Macular degeneration occurs when the eye’s macula begins to breakdown or deteriorate. The macula is a light-sensitive tissue that takes up a small space in the retina and is the part that is responsible for our central vision. Macular degeneration mostly happens to older adults and can drastically affect how well they are able to see, causing their vision to become blurry or distorted, possibly causing permanent vision loss.
Your loved one may need help from a professional home health care provider if they start to lose their vision. This caregiver will make life much easier for an elder with this condition because they will be able to do all of the tasks the elder is unable to do. Learning as much as possible in macular degeneration is a great place to begin if you want to help care for your loved one.
Types of Macular Degeneration
Dry, or Atrophic, Macular Degeneration
This is the most common form of macular degeneration and is formed when the tissues of the macula begin to age and thin. It usually begins with tiny white or yellow pieces of fat protein known as drusen, which is formed under the retina. Over time, the macular will continue to age and thin until it no longer works.
Wet, or Exudative, Macular Degeneration
Approximately 10 percent of people with macular degeneration have this form. It develops when abnormal blood vessels start to grow under the retina. Fluid or blood may then leak, causing the central vision to become blurred or distorted. Vision loss often occurs quicker with wet macular degeneration than it does with the dry variety.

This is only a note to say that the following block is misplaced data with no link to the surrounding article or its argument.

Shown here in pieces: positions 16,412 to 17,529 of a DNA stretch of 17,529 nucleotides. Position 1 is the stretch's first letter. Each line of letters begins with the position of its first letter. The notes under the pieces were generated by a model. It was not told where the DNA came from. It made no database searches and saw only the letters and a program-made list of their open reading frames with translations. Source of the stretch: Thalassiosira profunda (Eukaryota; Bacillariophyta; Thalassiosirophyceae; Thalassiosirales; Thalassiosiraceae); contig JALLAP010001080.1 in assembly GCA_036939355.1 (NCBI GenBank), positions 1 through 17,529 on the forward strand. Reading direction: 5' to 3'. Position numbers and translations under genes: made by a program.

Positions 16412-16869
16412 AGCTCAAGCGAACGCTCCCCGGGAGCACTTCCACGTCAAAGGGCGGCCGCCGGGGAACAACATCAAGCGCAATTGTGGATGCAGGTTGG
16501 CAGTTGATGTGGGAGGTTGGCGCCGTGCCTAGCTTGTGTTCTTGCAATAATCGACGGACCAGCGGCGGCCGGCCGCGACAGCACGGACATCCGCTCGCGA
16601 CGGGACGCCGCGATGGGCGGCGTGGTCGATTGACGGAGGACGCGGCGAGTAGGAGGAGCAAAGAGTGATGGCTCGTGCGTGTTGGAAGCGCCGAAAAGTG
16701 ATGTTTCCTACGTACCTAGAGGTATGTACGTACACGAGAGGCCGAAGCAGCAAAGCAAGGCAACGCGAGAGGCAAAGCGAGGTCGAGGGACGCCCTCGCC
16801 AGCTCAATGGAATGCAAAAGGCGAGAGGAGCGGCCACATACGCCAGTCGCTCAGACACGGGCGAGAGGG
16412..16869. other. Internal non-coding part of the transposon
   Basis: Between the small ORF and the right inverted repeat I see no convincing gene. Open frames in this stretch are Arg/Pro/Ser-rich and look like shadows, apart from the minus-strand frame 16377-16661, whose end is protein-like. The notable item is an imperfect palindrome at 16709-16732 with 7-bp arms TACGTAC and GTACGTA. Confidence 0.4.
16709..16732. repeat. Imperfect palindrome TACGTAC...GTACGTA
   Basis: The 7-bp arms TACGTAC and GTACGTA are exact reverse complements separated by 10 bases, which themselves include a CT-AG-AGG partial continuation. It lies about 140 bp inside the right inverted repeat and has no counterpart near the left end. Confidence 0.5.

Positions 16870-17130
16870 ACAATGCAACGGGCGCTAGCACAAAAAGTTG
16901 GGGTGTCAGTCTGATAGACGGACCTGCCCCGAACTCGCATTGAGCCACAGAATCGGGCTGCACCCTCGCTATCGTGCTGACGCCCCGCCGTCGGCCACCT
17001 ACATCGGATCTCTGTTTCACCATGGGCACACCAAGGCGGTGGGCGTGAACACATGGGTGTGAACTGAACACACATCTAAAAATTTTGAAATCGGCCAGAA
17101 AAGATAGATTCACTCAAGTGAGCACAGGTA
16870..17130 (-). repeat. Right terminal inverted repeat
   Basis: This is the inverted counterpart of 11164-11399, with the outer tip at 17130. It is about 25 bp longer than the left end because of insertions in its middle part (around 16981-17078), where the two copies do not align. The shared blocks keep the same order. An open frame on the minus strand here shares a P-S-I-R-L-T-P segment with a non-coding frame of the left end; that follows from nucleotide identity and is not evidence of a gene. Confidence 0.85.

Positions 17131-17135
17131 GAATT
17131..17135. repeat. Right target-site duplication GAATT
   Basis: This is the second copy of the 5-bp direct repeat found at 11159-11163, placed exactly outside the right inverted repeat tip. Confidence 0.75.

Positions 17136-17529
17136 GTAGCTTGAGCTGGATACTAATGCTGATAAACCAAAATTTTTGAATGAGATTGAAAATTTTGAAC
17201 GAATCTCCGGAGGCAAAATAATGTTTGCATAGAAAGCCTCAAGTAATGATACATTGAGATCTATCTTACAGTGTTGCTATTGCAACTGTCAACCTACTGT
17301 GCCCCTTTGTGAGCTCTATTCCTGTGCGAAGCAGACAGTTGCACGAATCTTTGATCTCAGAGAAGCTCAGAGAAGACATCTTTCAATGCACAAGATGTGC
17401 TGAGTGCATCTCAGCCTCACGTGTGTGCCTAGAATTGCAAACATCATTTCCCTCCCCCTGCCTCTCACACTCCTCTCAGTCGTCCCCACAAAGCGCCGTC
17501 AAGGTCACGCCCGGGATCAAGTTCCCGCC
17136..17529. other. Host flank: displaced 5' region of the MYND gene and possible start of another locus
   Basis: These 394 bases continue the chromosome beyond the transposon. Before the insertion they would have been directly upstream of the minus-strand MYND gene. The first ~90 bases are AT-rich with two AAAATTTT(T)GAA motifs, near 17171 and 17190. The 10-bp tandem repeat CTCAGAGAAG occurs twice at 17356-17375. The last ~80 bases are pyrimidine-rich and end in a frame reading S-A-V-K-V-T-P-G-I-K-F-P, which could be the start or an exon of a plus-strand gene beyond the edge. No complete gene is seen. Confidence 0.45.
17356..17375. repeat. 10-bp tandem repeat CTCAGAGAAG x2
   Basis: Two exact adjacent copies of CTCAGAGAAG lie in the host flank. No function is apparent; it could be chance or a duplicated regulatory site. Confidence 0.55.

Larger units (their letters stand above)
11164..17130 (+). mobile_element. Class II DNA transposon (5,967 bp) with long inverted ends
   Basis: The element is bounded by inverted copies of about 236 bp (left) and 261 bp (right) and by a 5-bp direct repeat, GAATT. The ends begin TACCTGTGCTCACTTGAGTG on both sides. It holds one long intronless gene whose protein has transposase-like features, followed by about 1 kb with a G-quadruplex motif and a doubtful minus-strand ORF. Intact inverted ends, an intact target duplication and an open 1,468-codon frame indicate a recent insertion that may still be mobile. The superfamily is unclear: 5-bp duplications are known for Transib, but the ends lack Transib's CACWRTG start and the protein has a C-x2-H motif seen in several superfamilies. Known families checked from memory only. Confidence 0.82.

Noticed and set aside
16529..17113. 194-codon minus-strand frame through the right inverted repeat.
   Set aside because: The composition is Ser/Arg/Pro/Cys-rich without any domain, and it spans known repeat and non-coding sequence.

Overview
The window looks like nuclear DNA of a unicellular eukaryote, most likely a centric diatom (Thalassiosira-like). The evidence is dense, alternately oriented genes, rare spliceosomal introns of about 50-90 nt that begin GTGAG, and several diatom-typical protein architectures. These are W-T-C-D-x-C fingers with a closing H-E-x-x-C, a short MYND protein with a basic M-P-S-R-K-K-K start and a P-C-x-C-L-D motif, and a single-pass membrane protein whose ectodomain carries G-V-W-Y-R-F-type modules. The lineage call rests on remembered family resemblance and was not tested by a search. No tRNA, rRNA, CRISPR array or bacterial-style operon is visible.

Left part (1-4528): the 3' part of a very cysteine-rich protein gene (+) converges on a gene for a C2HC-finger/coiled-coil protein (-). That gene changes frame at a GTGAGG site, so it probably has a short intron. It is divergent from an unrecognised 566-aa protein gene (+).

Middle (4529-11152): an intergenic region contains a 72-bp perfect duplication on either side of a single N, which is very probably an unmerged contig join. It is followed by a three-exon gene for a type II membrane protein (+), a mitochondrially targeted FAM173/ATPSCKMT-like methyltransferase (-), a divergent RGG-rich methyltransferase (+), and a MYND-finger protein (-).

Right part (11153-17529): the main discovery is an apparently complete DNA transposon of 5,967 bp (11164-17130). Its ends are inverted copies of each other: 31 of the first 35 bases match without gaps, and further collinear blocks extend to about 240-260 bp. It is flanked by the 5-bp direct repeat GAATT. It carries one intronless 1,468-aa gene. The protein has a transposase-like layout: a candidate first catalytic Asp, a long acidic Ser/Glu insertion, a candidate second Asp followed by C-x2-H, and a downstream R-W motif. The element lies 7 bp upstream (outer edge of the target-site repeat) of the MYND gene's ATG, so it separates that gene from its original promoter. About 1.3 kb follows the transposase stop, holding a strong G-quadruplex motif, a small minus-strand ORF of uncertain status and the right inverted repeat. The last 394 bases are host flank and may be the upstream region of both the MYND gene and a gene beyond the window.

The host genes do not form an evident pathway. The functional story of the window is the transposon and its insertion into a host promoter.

Dry Macular Degeneration
Reading and/or distance vision becomes blurry
Requires bright lights to see upclose
Colors seem less bright or vivid
Vision becomes hazy
Unable to see from bright light to low light
Difficult recognizing people’s faces
Blurry or blank spots in central vision
Wet Macular Degeneration
Vision becomes distorted
Vision contains dark grey or blank spots
Loss of central vision
Size of objects may seem different in each eye
Colors do not look the same in each eye and may lose brightness
The doctor will most likely prescribe medication to help with slow the loss of vision. Some common types of medication include:
Vitamin C and E
Just because your elderly loved one has macular degeneration does not meant hey can’t live an independent life. With a little help from a home health care provider and family members, the senior will be able to continue living his life to the fullest.